Folding bike helmet wins James Dyson design award

 

Resembling an accordion ball Christmas decoration, the helmet can be flattened, while a honeycomb structure, visible when unfurled, gives it strength. “It is one size fits most,” said Shiffer. “These [helmets] are quite sturdy and the honeycomb stalls are arranged in such a way that they can protect the head from a blow from any direction.”

Read the full story here

Folding bike helmet wins James Dyson design award

 

Resembling an accordion ball Christmas decoration, the helmet can be flattened, while a honeycomb structure, visible when unfurled, gives it strength. “It is one size fits most,” said Shiffer. “These [helmets] are quite sturdy and the honeycomb stalls are arranged in such a way that they can protect the head from a blow from any direction.”

Read the full story here

Folding bike helmet wins James Dyson design award

 

Resembling an accordion ball Christmas decoration, the helmet can be flattened, while a honeycomb structure, visible when unfurled, gives it strength. “It is one size fits most,” said Shiffer. “These [helmets] are quite sturdy and the honeycomb stalls are arranged in such a way that they can protect the head from a blow from any direction.”

Read the full story here

Folding bike helmet wins James Dyson design award

 

Resembling an accordion ball Christmas decoration, the helmet can be flattened, while a honeycomb structure, visible when unfurled, gives it strength. “It is one size fits most,” said Shiffer. “These [helmets] are quite sturdy and the honeycomb stalls are arranged in such a way that they can protect the head from a blow from any direction.”

Read the full story here

Folding bike helmet wins James Dyson design award

 

Resembling an accordion ball Christmas decoration, the helmet can be flattened, while a honeycomb structure, visible when unfurled, gives it strength. “It is one size fits most,” said Shiffer. “These [helmets] are quite sturdy and the honeycomb stalls are arranged in such a way that they can protect the head from a blow from any direction.”

Read the full story here

Folding bike helmet wins James Dyson design award

 

Resembling an accordion ball Christmas decoration, the helmet can be flattened, while a honeycomb structure, visible when unfurled, gives it strength. “It is one size fits most,” said Shiffer. “These [helmets] are quite sturdy and the honeycomb stalls are arranged in such a way that they can protect the head from a blow from any direction.”

Read the full story here

Folding bike helmet wins James Dyson design award

 

Resembling an accordion ball Christmas decoration, the helmet can be flattened, while a honeycomb structure, visible when unfurled, gives it strength. “It is one size fits most,” said Shiffer. “These [helmets] are quite sturdy and the honeycomb stalls are arranged in such a way that they can protect the head from a blow from any direction.”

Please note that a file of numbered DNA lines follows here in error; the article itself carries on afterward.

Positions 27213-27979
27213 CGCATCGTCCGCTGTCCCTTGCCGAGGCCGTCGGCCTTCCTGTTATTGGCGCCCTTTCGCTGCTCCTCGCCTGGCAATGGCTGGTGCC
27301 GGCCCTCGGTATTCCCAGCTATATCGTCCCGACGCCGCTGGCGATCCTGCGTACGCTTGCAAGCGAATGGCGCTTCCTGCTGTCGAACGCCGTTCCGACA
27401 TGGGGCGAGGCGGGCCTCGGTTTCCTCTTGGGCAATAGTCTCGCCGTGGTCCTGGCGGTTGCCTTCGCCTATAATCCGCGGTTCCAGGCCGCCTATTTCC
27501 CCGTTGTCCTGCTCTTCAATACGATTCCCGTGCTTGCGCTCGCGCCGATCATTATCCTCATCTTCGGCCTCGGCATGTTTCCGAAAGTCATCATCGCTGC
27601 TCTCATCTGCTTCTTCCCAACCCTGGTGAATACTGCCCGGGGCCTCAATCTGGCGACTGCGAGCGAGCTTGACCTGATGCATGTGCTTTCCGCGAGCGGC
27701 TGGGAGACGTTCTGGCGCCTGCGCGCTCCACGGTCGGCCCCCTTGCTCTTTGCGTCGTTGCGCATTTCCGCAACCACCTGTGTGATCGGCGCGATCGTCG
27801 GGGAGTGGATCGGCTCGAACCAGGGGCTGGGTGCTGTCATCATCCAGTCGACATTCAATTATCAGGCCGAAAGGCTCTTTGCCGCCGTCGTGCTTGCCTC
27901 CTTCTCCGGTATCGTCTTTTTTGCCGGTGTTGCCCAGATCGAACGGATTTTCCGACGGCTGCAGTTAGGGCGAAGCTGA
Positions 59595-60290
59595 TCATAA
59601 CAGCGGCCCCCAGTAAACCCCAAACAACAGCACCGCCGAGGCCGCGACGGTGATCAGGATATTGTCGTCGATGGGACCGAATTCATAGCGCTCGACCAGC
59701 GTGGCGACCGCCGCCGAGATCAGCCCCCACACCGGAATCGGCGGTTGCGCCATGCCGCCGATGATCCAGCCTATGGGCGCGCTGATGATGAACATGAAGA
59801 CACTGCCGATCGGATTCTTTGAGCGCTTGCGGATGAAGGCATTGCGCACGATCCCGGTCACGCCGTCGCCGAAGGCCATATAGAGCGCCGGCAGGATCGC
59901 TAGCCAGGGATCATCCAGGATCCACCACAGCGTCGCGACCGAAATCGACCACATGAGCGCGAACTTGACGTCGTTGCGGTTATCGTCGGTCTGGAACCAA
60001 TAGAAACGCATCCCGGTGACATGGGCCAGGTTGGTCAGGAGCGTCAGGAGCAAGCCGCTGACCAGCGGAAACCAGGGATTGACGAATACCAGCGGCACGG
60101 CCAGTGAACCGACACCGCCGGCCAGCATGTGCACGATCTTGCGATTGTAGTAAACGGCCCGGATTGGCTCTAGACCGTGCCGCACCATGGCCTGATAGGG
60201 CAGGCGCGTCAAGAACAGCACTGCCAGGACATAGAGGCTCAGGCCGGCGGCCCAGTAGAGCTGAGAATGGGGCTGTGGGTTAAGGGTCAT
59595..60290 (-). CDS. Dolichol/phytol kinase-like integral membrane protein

Read the full story here

Bike lane blues: why don’t businesses want a £30m cycle-friendly upgrade?

As cars stream past on both sides, a pedestrian perches on a tiny traffic island waiting for an opportunity to cross. A cyclist dodges round a 10-tonne lorry, held up by a driver trying to reverse into a tight parking space outside a high-street shop. Angry horns blare.

It’s intimidating to be on foot or a bike in a space dominated by motor vehicles. In that sense, this suburban street in north London is like many of the radial roads that flow in and out of cities the world over – not a particularly pleasant place to be.

This road, though, has been given an opportunity to change. Transport for London has awarded the local authority, Enfield, £30 million from its “Mini Holland” budget to transform four busy streets into routes with Dutch-inspired segregated bike lanes, where people feel safe to cycle and want to spend more time. Under the plans, Green Lanes is to get lightly segregated bike lanes running along both sides of the road; there will be six more zebra crossings for pedestrians; a bleak under-used public space will be remodelled with community involvement; pavements will be resurfaced; there will be more trees, more planters … Local residents and high street businesses must be thrilled?

Not exactly.

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How Groningen invented a cycling template for cities all over the world

Traffic lights with rain sensors to give quicker priority to cyclists on wet days … Heated cycle paths so cyclists won’t slip during bouts of frost … This might sound like science fiction to you, but in the Dutch city of Groningen it will soon be everyday reality. The inhabitants of this lively northern university city regard their homestead as the cycling capital of the Netherlands. They might very well be right: 61% of all trips in Groningen are made by bicycle, rising to more than 70% for trips made to educational institutions. You might think the city authorities would be satisfied with these statistics. But apparently it’s not enough, and new plans are in the pipeline to push cycling even more.

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Sabotage and hatred: what have people got against cyclists?

Lawbreaking is one of the difficulties of the debate for cyclists. The average person on a bike is arguably no more likely to break a law then their peer in a car. However, when they do so it’s more obvious, less normalised. People notice a cyclist pedalling through a red light, whereas speeding – which 80% of drivers admit to doing regularly – is often ignored, despite the immeasurably greater human cost this causes.

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